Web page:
Invited Symposium: Role of the Basal Forebrain Neurons in Cortical Activation and Behavioural State Regulation
Cortical EEG reflects vigilance level
In addition to sensory and motor functions, regulation of the vigilance level, the alternation of sleep and wakefulness is probably the most basic brain function that all of us experience every day. Electric activity of the cerebral cortex (EEG) changes characteristically during transitions from one vigilance level to the other. Mechanisms of these EEG waves are more or less well understood now. EEG reflects the sum of membrane potential changes in cortical pyramidal cells forming a layer of dipoles aligned in parallel with each other. Simultaneous changes in a large number of neurons sum up causing large EEG waves, while their asynchronous occurrence results in low voltage fast waves. The membrane potential changes are brought about by synaptic inputs, but endogenous ion currents, e.g. long afterhyperpolarizations following bursts of spikes (Buzsáki and Traub, 1997) may also contribute.
The most important external source of synaptic input to the cortex is the thalamus. It has been shown that due to the presence of special ion currents in the membrane of thalamic neurons and to the interconnections between thalamic reticular and relay cells the thalamus can work in two different modes (for a recent review see McCormick and Bal, 1997). In the oscillatory mode, rhythmic bursts of spikes are generated by the thalamic relay cells due to the internal characteristics of the thalamic neurons and networks. Transmission of sensory information is attenuated. In the transfer mode, relay cells are depolarized close to spike threshold and sensory information can easily pass through the thalamus to the cortex. The transfer mode corresponds to low voltage fast waves in the EEG, while the rhythmically arriving thalamic bursts in the oscillatory mode induce large potential changes in the pyramidal cells in the alpha-, and theta-ranges.
Switching between the two modes of the thalamus depends on the membrane potential of the reticular and relay cells. The low-threshold Ca-spike mechanism, necessary for the generation of the rhythmic bursts, is inactivated at the resting or slightly depolarized membrane potential level. For its deinactivation mild hyperpolarization is needed which develops with the withdrawal of the ascending activating affects as the vigilance level decreases during drowsiness. A similar decrease of the activating effects in the cortex enables low-threshold Ca-spike mechanisms and ion currents producing long afterhyperpolarizations in the pyramidal cells. These changes contribute to the development of spindle oscillations in the EEG. At an even lower level of ascending activation, delta-waves are generated mainly cortical, but partly also by thalamic mechanisms in a less well understood manner. It has been recently suggested that all these waveforms are grouped into complex sequences by a cortically generated slow oscillation built up by the alternation of prolonged depolarizations and hyperpolarizations (Steriade and Amzica, 1998).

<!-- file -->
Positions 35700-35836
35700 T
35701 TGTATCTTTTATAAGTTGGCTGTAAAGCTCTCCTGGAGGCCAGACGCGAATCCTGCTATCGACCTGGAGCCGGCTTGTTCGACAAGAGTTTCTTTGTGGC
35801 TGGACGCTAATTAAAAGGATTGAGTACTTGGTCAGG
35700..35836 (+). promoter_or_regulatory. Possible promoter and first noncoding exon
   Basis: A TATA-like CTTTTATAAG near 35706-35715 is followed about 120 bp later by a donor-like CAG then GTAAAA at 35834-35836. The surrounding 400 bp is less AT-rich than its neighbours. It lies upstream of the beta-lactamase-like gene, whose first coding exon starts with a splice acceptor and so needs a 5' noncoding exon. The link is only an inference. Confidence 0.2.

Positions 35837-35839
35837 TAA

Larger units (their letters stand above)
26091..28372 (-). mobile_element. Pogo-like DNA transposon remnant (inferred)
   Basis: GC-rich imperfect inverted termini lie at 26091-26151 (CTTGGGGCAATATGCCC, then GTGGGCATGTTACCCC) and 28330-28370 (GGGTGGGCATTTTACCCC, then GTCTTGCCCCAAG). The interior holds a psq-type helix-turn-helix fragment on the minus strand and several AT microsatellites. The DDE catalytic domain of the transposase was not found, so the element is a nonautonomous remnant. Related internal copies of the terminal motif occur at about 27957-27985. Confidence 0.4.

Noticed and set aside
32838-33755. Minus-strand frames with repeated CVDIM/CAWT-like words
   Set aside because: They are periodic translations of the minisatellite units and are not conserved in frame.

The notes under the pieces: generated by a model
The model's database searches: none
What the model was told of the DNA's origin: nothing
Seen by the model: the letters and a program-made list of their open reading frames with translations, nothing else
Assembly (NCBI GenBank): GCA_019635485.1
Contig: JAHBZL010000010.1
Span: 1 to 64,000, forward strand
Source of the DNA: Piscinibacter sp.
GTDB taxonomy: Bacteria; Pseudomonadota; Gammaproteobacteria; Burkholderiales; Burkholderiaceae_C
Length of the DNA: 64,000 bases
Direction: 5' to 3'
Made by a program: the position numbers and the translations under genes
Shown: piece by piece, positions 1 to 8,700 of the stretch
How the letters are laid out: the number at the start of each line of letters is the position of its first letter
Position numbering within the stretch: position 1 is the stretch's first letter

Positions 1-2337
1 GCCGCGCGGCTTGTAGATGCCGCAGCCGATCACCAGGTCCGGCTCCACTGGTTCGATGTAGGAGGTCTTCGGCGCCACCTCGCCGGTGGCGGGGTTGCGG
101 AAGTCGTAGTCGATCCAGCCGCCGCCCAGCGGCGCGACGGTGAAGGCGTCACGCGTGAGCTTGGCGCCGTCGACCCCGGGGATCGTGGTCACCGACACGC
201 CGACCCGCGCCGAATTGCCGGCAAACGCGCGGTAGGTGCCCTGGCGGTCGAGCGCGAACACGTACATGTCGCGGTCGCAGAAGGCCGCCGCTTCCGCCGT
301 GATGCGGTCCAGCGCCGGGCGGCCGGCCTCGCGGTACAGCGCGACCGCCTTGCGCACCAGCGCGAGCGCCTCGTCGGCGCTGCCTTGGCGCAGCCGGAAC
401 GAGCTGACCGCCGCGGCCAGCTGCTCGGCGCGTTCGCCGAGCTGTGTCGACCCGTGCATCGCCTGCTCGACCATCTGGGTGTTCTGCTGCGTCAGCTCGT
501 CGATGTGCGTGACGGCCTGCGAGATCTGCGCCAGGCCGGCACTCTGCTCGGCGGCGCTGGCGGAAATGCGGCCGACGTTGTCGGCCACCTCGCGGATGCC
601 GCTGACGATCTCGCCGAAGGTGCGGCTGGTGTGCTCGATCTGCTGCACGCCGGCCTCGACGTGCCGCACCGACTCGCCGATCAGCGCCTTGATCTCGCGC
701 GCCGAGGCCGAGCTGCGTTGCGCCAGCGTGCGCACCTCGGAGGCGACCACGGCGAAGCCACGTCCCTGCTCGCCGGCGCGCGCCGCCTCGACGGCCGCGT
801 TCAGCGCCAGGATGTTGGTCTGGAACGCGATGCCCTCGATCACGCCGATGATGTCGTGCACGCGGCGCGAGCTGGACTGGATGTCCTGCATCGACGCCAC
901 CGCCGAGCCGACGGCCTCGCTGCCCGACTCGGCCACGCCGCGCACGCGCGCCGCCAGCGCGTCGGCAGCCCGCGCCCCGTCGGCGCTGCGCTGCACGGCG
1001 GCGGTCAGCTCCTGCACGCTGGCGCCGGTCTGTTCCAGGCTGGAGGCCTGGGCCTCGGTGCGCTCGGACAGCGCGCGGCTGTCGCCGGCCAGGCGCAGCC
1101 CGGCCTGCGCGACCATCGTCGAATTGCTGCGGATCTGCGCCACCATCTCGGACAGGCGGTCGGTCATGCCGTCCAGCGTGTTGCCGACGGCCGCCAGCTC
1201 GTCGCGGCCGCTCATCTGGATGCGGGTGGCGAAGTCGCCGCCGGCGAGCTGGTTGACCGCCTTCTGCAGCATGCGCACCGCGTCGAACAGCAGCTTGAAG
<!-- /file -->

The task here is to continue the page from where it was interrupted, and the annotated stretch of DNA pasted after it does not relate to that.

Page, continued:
Cholinergic projection is the most important activating system
There are several ascending transmitter systems that promote transfer mode in the thalamus and enhance cortical activation. Cholinergic, noradrenergic, serotoninergic neurons from the brainstem, histaminergic neurons from the posterior hypothalamus and both cholinergic and GABAergic neurons from the basal forebrain project to the thalamus and to widespread areas of the cortex. All these projections are capable to induce activation (McCormick, 1992), but it seems, that the cholinergic one is of outmost importance. This claim is supported by several observations.
The cholinergic system has tonic and phasic influence on EEG
Recording of unit activity from the basal forebrain further corroborates the importance of the cholinergic projection in the induction and maintenance of cortical activation. Basal forebrain neurons displaying a very strong, 4-5-fold activation during cortical activation compared to periods when slow waves are present in the cortex were found in freely moving cats (Détári et al., 1987), rabbits (Whalen et al., 1994) and anesthetized rats (Détári and Vanderwolf, 1987) as well. It has to be admitted however, that the cholinergic nature of these neurons has not been proved directly. Nevertheless, these cells were recorded from that part of the basal forebrain where the large cholinergic cells are abundant, and these neurons should increase their firing considerably during low voltage fast cortical activity. Acetylcholine release in cortex has been shown to greatly increase during cortical activation (Kanai and Szerb, 1965) and the basal forebrain is practically the only source of this transmitter in the cortex. In addition, in some cases indirect proofs - such as the antidromic activation from the cortex, or the ability to produce short, high frequency bursts - also support the cholinergic nature of the recorded neurons. High frequency bursts were found in basal forebrain slices exclusively in cholinergic neurons (Alonso et al., 1996). Cortical projection was accepted until recently as an almost unequivocal proof for the cholinergic nature of a basal forebrain cell, at least in the neocortically projecting part of this area (Woolf et al., 1983; Wahle et al., 1984).